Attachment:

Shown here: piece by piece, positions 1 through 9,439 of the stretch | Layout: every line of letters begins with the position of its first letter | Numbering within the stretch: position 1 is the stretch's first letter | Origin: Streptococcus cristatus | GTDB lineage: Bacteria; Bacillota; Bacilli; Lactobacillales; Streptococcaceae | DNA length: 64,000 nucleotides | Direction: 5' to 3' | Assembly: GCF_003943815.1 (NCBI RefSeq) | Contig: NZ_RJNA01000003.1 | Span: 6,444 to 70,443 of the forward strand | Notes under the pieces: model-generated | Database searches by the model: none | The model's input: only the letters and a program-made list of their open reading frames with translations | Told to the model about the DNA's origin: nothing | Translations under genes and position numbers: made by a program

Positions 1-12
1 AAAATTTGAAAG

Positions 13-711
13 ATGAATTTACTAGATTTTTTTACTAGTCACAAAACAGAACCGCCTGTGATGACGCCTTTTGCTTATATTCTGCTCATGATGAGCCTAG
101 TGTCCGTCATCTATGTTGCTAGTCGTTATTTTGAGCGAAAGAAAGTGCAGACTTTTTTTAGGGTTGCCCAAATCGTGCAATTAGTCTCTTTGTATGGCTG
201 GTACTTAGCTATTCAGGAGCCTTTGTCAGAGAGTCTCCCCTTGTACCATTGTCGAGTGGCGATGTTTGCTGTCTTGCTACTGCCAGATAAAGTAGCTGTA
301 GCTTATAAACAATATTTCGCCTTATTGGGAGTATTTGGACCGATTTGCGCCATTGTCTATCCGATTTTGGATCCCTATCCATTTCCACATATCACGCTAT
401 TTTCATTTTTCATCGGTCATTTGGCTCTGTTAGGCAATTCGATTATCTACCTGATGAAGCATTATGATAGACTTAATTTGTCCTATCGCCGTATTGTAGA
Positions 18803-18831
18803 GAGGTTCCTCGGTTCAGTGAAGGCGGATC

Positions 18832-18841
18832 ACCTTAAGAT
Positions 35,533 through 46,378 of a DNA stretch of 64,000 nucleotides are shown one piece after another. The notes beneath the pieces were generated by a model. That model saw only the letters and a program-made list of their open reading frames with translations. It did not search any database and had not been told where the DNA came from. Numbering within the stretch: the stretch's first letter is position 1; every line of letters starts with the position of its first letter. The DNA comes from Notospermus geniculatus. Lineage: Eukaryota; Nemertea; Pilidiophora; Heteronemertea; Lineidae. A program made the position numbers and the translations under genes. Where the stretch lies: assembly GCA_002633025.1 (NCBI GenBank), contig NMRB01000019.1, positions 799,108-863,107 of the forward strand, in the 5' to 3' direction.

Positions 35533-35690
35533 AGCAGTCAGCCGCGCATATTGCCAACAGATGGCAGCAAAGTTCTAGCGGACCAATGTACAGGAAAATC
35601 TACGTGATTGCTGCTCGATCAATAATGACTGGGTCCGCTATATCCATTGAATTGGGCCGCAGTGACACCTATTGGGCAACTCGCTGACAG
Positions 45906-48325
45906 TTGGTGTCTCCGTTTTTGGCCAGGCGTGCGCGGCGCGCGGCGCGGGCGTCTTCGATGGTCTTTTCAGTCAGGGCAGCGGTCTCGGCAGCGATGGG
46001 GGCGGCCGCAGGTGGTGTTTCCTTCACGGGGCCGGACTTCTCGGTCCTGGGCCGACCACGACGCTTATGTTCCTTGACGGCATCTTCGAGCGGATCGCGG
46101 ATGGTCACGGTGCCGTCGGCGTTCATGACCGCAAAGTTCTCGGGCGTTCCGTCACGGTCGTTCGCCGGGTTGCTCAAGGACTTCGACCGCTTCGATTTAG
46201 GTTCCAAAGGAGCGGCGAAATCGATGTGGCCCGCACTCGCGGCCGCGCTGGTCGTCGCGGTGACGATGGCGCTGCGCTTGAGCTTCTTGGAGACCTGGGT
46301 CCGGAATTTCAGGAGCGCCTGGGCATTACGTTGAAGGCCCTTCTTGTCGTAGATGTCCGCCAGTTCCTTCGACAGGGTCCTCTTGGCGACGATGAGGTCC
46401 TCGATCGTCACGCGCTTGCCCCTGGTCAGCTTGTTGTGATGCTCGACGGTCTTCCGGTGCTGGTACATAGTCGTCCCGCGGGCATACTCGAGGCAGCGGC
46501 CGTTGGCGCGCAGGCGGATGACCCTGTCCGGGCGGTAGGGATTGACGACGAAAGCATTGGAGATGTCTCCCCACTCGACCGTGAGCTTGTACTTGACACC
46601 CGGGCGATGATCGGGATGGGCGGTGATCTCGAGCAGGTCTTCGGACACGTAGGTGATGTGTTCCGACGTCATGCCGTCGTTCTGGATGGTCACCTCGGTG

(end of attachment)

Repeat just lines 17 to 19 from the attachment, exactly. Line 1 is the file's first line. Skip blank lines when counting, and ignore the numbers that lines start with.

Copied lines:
35601 TACGTGATTGCTGCTCGATCAATAATGACTGGGTCCGCTATATCCATTGAATTGGGCCGCAGTGACACCTATTGGGCAACTCGCTGACAG
Positions 45906-48325
45906 TTGGTGTCTCCGTTTTTGGCCAGGCGTGCGCGGCGCGCGGCGCGGGCGTCTTCGATGGTCTTTTCAGTCAGGGCAGCGGTCTCGGCAGCGATGGG